The Rugby Championship starts this weekend, and while there’s so much importance in the Wallabies returning to winning ways in their first hit-out against Los Pumas, there are some finer details I’d love ironed out over the course of this Rugby Championship:
1. Backup for the tighthead props
The 2020 campaign gave us a clean run of our No. 3 jersey, with three starts each for Taniela Tupou and Allan Alaalatoa, the pair alternating between the starting and impact roles. In 2021 though, with the additional eight, matches, we got a few headaches when we faced four matches without one or both of them.
This trend continued in the recent English series, and the timing of injuries seems particularly problematic at tighthead when their absences are often compounded by the unavailability of Harry Johnson-Holmes and Pone Fa’amausili.
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This tour to Argentina includes the still-uncapped Fa’amausili, and the time is nigh for his debut. 2021 showed we didn’t have a set plan as we scrambled to include a 38-year-old Greg Holmes off the bench for a solitary cap and then did the same with Ollie Hoskins, who was plying his trade in England and was nearly the only available, eligible option. Neither of them performed poorly, but they were also clearly never part of the original plan. It was similar to when Tom Robertson and James Slipper both filled in on that side despite spending the majority (if not all) of their club season playing loosehead.
For this campaign, all I really want to see is the health of Fa’amausili – and ideally Johnson-Holmes, who has one cap off the bench against South Africa from the Michael Cheika era – so that they can be given some game time or at least adequately assessed in training so we have some tested depth at tighthead and aren’t forced to call upon the ever-reliable Slipper, who is so impressive on the loose in his 1-17 partnership with Angus Bell.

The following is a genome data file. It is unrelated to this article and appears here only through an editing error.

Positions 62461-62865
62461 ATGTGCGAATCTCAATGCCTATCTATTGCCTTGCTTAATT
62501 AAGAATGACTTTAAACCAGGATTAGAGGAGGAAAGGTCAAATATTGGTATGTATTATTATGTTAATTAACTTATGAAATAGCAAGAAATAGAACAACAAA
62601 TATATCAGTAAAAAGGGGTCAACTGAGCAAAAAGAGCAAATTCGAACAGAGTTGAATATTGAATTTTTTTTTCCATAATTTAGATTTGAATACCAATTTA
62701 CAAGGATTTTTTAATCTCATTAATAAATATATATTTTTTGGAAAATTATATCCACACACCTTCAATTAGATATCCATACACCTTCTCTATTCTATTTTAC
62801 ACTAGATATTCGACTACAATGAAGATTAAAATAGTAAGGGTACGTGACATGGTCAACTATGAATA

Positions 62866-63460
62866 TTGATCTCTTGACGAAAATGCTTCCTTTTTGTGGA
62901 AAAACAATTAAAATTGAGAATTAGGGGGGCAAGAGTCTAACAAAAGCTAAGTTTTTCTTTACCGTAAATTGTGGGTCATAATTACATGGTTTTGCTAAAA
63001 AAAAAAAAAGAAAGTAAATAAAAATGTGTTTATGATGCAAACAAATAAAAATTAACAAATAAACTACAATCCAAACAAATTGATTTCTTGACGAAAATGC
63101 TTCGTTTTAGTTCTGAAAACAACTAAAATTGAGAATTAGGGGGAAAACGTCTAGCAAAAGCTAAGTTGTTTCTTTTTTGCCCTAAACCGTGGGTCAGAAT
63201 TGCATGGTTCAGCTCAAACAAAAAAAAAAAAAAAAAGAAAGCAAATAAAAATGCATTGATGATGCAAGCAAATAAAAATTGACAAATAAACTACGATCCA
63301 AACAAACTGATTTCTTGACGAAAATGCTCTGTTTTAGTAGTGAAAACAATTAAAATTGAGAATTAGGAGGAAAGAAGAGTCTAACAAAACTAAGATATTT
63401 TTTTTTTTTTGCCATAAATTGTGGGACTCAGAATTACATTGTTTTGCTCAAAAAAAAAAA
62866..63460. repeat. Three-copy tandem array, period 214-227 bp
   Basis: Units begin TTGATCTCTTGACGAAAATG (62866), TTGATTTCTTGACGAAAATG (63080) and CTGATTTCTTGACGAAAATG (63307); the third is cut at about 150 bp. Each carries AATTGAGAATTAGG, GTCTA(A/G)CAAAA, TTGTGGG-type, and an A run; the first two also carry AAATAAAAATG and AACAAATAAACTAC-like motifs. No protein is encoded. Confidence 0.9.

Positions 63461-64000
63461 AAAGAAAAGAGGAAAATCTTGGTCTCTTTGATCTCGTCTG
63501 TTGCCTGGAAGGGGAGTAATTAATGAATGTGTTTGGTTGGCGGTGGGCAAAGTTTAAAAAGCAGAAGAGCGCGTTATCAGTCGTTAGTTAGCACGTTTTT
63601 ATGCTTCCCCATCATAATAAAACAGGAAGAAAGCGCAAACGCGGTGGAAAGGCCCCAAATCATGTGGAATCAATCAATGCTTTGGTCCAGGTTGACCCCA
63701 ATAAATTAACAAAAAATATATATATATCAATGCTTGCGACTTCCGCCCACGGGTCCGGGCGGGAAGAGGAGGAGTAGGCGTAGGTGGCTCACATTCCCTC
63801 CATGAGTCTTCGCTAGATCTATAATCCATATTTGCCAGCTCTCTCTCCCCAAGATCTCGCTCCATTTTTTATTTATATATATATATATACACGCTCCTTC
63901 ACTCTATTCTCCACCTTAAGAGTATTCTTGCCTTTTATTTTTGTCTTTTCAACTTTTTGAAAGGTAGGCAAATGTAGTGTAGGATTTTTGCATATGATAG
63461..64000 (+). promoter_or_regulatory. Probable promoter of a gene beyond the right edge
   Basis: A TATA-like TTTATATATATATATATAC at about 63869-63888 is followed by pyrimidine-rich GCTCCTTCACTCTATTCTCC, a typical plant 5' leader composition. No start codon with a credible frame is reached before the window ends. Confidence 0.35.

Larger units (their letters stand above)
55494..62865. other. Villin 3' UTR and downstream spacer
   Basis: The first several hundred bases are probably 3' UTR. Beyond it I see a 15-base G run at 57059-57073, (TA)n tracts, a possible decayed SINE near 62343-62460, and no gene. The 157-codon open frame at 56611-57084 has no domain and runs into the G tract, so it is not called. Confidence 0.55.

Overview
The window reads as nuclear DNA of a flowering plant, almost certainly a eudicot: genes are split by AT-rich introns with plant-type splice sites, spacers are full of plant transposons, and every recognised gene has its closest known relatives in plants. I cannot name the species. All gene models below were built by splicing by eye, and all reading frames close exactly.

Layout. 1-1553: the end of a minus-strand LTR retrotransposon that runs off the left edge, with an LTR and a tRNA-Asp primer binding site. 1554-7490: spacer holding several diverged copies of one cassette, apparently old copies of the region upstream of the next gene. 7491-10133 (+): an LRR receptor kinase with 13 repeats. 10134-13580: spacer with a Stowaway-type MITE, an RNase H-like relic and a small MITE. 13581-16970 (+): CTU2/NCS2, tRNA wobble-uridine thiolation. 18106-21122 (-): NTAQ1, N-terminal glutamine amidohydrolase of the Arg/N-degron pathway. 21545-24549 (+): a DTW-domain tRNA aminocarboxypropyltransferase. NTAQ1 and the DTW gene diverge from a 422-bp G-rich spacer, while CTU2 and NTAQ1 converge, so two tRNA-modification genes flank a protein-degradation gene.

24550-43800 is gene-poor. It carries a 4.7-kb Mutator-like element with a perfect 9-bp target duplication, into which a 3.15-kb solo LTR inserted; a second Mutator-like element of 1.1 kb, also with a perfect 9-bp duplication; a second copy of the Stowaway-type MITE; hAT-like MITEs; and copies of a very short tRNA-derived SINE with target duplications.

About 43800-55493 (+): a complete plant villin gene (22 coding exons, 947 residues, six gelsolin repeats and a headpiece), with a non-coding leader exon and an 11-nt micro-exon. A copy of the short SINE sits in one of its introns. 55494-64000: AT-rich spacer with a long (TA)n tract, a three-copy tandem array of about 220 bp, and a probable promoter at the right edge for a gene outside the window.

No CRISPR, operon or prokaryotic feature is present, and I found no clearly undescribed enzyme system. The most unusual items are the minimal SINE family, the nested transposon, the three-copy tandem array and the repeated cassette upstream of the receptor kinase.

2. Lock hierarchy
Who are our two best starting locks, who is the primary caller, the lineout disruptor, the heavy-traffic carrier and our impact off the bench?
Dave Rennie has had a look at a wide range in his tenure, from making Rob Simmons a centurion to making Matt Philip a Wallabies mainstay – he’s the equal fourth most used Wallabies player since 2020 – and to blooding three Brumbies in Darcy Swain, Nick Frost and Cadeyrn Neville for their first caps.
Lukhan Salakaia-Loto, Will Skelton and Simmons being overseas simplifies the equation somewhat despite Rory Arnold being overseas and still gaining selection in the current squad.
It also appeared that with all options available last year Izack Rodda and Rory Arnold would be the starting combination, which is a very impressive duo, but with Rodda’s injury and no more Skelton, who do we turn to as the starting option alongside Arnold and who comes off the bench?
It seems to be between Philip, Swain and Frost at the moment based on injuries and the potential to use Jed Holloway as a backrower. However, the permutations are quite open and I’d love to determine a bit of a lock hierarchy.
Personally, an Arnold-Philip starting combination with Frost off the bench would excite me and provide a nice blend of all the things sought after in a lock, but that is far from consensus or a settled and tested split. Time will tell.
3. Who is the No. 6? (Wilson, Leota, Valetini, Swinton, Holloway, Samu, Hanigan)
Going hand-in-hand with the previous debate, who plays at No. 6? Our blindside flank has been on rotation since Scott Fardy vacated the role in 2016, and while there have been some good performances and some less good ones, there hasn’t been any amount of consistency as we juggle unique options.